Half Mystery, Half Meaning
by Emily Bedard, Roosevelt High School
When schedule changes found me at my Roosevelt High WITS post on the last day before a recent school break, I decided to flip my usual teaching structure. Typically, I start with the playful stuff and work toward the more substantive. On this day, I thought I’d do the reverse to accommodate the general entropy that always starts to take over when vacation is within smelling distance.
Borrowing from a former WITS colleague Jourdan Keith, I started class by feeding the students a Langston Hughes poem called “Luck” one line at a time. After each line, the students had to keep the poem going with their own words, ideas, and images until I threw out a new one. Then they had to weave the new line in and continue writing. The exercise is fun because it keeps the writers on their toes, but it is also fruitful because it asks that they create their own map of thought connecting one Hughes line to the next. Those maps are never alike and are always interesting for both writer and reader.
Here are the opening Hughes lines:
Sometimes a crumb falls
From the tables of joy
And here is a piece by a writer named Galen, just one of dozens of interesting student interpretations from those classes:
Sometimes a crumb falls
And my dog eats it
And she pukes
For the third time that day
And my parents are yelling
At my brothers, at me
The house is in chaos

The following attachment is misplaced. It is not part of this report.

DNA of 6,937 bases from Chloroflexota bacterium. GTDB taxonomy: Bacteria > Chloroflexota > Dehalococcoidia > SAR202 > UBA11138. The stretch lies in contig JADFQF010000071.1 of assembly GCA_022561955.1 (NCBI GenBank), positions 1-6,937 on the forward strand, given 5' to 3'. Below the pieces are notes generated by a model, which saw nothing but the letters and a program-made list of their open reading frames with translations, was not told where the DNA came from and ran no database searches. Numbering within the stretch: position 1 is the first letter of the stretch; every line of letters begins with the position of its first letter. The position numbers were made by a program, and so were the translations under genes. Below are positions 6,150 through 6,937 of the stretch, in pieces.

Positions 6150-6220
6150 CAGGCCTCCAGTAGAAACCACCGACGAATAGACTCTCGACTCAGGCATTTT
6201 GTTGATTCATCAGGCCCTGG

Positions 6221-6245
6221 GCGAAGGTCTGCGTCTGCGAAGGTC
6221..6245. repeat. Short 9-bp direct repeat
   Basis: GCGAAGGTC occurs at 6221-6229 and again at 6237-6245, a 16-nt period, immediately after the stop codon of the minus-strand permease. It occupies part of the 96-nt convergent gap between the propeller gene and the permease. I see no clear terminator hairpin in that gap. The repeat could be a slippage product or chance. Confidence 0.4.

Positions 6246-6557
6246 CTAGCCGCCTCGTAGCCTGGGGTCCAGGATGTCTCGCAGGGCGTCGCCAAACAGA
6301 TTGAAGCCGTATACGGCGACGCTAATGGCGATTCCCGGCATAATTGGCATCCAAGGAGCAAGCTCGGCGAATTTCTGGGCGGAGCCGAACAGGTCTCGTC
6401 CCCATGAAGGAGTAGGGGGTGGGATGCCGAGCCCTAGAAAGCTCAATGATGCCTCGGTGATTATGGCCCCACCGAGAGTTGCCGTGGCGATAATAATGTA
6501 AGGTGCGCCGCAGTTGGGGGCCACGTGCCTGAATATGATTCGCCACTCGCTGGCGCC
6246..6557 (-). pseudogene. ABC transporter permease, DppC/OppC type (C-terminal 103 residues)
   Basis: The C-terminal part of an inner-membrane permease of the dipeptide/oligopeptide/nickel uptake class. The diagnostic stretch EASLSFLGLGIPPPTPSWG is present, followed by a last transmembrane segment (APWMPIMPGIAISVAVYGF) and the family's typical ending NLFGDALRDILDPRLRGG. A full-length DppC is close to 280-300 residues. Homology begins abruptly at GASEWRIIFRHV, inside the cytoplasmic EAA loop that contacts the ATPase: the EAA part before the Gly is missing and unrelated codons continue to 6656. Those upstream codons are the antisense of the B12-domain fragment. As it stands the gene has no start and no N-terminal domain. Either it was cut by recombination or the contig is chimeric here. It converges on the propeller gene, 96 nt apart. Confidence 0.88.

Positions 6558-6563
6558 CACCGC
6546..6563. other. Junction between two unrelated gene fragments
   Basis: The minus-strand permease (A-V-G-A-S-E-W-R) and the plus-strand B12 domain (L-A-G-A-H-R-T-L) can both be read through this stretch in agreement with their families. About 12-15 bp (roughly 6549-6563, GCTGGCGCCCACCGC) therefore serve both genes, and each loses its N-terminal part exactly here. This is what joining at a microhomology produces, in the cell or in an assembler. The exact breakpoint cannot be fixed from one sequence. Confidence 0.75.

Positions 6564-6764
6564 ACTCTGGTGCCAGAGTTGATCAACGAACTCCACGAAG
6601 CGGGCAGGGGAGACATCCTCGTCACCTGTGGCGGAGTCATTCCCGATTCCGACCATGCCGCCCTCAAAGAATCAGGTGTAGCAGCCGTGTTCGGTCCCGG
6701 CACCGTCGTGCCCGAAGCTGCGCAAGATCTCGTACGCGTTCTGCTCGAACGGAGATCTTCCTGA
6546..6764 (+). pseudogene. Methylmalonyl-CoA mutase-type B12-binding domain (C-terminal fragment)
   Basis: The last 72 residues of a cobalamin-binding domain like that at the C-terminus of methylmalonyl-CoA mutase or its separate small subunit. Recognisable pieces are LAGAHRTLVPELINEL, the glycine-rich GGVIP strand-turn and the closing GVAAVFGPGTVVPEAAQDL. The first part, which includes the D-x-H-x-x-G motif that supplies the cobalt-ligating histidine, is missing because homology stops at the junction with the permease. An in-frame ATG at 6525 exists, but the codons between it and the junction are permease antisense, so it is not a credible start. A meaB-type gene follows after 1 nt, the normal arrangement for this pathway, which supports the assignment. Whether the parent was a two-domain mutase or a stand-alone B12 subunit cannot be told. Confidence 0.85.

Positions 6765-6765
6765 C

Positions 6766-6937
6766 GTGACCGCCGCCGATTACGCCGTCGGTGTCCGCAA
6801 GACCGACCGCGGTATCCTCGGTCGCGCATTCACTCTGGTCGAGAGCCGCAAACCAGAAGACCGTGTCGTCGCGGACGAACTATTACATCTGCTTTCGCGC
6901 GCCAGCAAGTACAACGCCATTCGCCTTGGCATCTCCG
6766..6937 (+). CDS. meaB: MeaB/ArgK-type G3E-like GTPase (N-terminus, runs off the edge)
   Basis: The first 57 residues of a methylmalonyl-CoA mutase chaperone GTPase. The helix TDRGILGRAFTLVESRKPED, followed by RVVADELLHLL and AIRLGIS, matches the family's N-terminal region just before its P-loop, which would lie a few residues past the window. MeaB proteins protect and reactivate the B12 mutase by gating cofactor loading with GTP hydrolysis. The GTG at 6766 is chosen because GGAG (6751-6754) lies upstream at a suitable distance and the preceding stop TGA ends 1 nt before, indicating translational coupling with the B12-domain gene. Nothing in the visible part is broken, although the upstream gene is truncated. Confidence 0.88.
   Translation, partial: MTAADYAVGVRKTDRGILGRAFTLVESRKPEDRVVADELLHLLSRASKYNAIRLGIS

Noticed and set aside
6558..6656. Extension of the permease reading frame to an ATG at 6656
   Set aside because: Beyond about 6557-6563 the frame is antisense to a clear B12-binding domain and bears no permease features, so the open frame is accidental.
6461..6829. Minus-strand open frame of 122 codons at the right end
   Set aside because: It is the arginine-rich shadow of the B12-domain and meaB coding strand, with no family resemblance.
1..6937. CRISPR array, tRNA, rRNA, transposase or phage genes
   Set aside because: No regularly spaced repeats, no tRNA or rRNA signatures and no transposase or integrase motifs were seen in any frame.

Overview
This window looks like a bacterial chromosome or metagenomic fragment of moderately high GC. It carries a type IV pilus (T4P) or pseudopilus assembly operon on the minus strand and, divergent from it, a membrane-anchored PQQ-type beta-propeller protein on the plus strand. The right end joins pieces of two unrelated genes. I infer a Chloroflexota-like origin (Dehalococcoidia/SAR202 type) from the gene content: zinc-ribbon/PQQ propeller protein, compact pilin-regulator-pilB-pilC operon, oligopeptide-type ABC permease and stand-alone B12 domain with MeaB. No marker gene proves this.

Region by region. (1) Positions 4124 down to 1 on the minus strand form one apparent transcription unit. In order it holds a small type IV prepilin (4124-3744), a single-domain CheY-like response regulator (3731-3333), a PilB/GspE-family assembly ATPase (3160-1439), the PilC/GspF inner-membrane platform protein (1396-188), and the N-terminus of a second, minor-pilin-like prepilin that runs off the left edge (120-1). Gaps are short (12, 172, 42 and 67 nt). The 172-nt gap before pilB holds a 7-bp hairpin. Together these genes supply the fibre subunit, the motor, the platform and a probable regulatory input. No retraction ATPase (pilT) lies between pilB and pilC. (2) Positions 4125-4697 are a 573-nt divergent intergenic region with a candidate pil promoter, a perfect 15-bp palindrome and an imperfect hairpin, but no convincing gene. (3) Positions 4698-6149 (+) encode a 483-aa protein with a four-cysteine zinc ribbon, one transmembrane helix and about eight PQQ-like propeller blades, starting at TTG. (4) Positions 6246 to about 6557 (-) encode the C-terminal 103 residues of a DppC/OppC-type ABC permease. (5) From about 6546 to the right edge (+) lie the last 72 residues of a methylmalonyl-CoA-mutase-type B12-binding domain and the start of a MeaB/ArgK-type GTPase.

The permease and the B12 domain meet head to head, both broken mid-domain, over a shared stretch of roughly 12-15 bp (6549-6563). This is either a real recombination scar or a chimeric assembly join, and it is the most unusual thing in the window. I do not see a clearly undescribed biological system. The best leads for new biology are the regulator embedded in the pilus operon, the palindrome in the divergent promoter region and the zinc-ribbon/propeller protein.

And I go to my room to hide
If I stay out of the way maybe they’ll forget
So I decide not to tell them about the puke
From the tables of joy at school
I fall all the way
All the way
All the way home
What I love about this piece—aside from its remarkable ability to actually make me want to read about dog vomit—is that between the two Hughes lines, it takes some big, swinging risks. I picture a sort of orangutan’s motion in the thinking: A firm but slender handhold, a bold sweep over a deep drop, and another firm but slender handhold.
It takes bravery to write the way an orangutan moves through the treetops, and it takes something else. That something else is a willingness, maybe even a compulsion of sorts, to dwell in a place that is half meaning and half mystery. This may be the place where all successful art stems from, but the great thing about high school sophomores is that they have this quality in spades. They spend 24 hours a day penduluming between meaning and mystery. I’m remember the mix having its downsides when I was actually living it, but great writing is often a happy byproduct. Teaching a student who is in this space is like watching a masterful dart-thrower whose darts light themselves on fire mid-air. You never quite know what you’ll end up with, but you know you’re not going to be bored.
Maybe even more rewardingly, my Roosevelt students seem to recognize through their writing that a messy blend of meaning and mystery is what other parts of life are about, too. And this is win for complexity, which is a win for everyone. Even the game we played during the last half of class that sunny winter day was better because of it. A variation on the old party standard Telephone, the game asks players to alternate between illustrating a line of text and drawing a picture for a caption. Each student sees only the writing or artwork of the person immediately preceding in play, so the end results often take some hilarious and compelling turns.
One student, for example, drew a picture to illustrate the line “That was the day I learned to levitate my lunch.” When the next person in the group looked at his drawing without the original caption, she wrote below it, “My mother closed her eyes and stayed away, so I turned my fury on the sandwich.” Now who doesn’t want to read whatever is going to come after that?